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Old 10-15-2009, 04:07 PM   #1
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Upgrading to 125 long reef tank - trying to head off any problems

Sooo, I have a beautiful 46 gallon bow front reef tank, however, I set it up without a sump or refugium and the glass is a bit scratched from my cichlid days. So, I was going to switch out the tank and have it drilled and a sump, yadda yadda yadda. Now, I have decided to move my recording studio/office down to my lower level TV room (which will require tearing down walls of my storage room and redoing most of the level) and do a peninsula 125 gallon long tank. I don't want to have any surprises (I know, I'm dreaming) so I want to make sure all my basis are covered. I hope to get a tank that is 6 long X 2 wide X 1.5 high. (I know it's more than 125, but I may down size it to 125, so for the sake of discussion I'll use that volume.

My questions are :

Will this size be more work or less work over time? Less frequent water changes? More stable? I know everything size has it's own challenges. I want to know what those challenges may be for a 125 gal.

I will have at least 130 pounds of live rock in it. I want to do 3 islands with canals between them. Lots of caves and holes. Should be nice. It is going to be a mixed reef with mostly softies, LPS.

Is moisture from the tank going to be an issue in my lower level TV Room. (Lowest floor of a 4 level back-slit house. So essentially, it's like a basement. Do I need to vent the heat and moisture outside? this would be a challenge as the outside walls near the tank go under a porch.

I have an Aqua Medic Turboflotor Multi SL Skimmer. Should be good enough - it's rated for up to 200 gallons. I plan on a 55 gal sump w/refugium. I can do a 75 gal sump but don't know if that is either necessary or wise. Suggestions? I also have an Ehiem Professional II canister filter. Can I easily make this a reactor of some sort without have to hook it on the side of the tank> I was told i couldn't just put it on the sump because it needed to be BELOW the tank it is filtering. Is this accurate?

I think I will need to build a canopy - not my idea of fun, but. I don't like the idea of a light on a stand. It will ruin the look. The stand will match the walls in the room so I will match the plaster of the walls to the canopy. It will have 6 5 foot T5's. 2 Blue 22K, 2 Fiji Purple, 2 17K Duo whites. My biggest concern is accessibility to the tank for maintenance and cleaning, etc.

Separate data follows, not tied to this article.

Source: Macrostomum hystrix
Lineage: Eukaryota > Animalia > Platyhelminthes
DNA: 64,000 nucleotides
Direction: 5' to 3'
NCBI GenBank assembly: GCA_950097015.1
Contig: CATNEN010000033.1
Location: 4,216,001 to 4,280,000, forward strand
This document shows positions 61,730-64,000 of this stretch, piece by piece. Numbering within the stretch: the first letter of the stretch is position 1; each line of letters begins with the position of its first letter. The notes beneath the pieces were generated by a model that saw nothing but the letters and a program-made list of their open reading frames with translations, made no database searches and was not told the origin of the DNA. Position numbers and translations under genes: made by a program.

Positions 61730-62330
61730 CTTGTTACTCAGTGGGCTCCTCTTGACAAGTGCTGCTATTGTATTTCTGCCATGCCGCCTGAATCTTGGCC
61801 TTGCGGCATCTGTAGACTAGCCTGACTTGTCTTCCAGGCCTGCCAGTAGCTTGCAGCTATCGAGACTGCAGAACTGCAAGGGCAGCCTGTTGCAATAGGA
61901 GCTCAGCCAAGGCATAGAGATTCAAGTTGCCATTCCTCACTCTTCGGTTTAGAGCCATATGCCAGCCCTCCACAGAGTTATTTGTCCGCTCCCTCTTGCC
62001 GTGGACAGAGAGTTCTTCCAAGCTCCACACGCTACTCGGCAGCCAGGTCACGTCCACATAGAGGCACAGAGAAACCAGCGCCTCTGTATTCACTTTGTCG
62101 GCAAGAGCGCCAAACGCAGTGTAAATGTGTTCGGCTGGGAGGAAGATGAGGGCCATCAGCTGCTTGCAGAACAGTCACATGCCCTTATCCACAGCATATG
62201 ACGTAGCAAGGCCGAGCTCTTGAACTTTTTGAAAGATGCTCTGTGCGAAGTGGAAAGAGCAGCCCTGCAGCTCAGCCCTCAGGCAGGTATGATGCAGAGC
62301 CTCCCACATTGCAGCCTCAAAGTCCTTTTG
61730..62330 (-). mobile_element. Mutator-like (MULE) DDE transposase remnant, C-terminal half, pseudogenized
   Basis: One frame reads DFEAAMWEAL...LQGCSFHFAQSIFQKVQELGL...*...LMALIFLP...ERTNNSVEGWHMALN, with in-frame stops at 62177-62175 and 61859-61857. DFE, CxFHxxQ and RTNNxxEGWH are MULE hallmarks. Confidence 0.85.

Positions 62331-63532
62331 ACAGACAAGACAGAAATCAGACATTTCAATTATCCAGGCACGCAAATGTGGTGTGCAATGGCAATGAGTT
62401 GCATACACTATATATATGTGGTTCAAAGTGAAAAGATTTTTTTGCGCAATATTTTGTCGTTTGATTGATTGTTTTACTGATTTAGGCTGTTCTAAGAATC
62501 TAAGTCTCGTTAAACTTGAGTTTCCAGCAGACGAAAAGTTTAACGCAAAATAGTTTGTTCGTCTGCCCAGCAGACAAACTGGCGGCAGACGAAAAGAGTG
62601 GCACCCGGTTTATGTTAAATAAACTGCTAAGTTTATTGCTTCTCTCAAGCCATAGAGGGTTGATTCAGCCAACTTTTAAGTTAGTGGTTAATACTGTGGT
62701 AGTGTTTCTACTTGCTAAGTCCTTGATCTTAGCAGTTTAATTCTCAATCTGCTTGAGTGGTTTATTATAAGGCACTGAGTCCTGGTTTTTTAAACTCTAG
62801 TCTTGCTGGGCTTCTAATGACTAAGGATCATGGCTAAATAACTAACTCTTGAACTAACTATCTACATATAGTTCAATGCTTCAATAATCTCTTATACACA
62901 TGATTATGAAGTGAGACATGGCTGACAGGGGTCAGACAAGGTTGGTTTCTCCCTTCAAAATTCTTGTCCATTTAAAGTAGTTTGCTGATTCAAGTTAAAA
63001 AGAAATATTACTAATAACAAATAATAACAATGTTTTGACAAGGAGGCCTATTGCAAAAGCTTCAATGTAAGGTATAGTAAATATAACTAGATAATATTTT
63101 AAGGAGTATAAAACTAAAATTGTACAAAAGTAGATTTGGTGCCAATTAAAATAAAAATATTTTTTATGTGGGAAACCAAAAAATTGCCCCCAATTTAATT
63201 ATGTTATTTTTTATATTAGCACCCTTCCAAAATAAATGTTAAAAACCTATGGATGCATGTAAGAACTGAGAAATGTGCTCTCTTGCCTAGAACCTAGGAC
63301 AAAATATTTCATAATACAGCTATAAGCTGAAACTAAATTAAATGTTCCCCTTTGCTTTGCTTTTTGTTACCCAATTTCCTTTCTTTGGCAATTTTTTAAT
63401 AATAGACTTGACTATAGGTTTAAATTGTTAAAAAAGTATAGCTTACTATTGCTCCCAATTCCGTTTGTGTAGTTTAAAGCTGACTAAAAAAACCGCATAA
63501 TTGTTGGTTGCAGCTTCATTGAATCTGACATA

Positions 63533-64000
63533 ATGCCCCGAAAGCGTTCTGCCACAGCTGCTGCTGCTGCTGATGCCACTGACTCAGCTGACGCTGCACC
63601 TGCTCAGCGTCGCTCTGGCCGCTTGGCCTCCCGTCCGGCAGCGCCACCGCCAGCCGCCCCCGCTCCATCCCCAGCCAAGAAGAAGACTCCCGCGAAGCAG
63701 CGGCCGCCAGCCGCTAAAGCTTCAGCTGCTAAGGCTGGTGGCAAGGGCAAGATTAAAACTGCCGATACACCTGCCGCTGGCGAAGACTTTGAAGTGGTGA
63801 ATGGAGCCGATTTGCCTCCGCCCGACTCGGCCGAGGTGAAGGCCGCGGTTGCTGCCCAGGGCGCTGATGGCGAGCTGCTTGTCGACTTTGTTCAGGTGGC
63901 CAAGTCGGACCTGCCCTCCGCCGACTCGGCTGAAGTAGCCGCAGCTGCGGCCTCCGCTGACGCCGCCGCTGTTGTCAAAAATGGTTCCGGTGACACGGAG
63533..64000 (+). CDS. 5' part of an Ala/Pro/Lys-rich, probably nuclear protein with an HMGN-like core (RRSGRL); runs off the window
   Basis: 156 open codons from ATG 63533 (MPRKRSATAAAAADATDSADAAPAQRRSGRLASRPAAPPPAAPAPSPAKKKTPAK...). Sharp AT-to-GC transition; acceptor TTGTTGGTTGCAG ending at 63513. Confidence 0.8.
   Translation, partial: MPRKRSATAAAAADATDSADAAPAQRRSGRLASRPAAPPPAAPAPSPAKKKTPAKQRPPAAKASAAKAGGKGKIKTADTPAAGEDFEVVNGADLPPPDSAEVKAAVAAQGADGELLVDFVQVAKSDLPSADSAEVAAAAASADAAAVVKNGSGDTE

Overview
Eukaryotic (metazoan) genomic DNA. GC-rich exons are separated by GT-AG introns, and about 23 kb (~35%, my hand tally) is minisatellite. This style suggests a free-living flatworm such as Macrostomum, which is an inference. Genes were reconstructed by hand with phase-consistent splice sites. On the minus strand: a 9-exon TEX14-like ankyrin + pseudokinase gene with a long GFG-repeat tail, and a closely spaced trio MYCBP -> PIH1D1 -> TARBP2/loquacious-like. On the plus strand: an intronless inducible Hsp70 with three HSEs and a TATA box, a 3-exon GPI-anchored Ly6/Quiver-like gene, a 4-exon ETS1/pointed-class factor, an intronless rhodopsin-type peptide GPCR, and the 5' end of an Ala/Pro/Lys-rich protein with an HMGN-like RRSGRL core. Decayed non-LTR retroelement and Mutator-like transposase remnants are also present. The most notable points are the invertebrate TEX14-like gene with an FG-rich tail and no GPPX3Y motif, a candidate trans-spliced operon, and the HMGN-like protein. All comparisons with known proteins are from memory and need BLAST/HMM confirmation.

I plan on have 2 corner overflows and 3 drilled holes in the bottom for water flow. One in the middle high up with two spouts facing opposite each other and 2 same way only lower and more near the corners.
Is this ideal?

Obviously I will do the build and plumbing, etc. Since this is on the bottom floor I need to keep everything contained underneath the tank. Anything I should be wary of? Things to watch for, shy away from?

I also want to keep this as quiet as possible, since it is essentially in my recording studio. I will have heavy drapes that I will pull across when recording vocals, but it is also my TV room and hate anything messing up my theatre sound So, any tricks? tips? I will probably have to pony up for a more expensive pump to keep it quiet, but anything that helps os good to know.

Any other tips are welcome and appreciated. I will start a build thread once i get going. May be a few months before I get the room ready for it/

Obviously, everything from my current setup will go in the new tank. Here's a shot of my current tank.
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Old 10-15-2009, 07:36 PM   #2
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Why not do a retro fit for the lights and use something like the dome I have on the top. I dont do canopies.

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Old 10-15-2009, 09:28 PM   #3
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Do you have to take the lights off every time you do something in the tank with the dome? I'm not sure that look would work in the room, but it's a cool idea. Thanks
mattdean is offline   Reply With Quote

125 gallon, long, reef, reef tank, tan, upgrading

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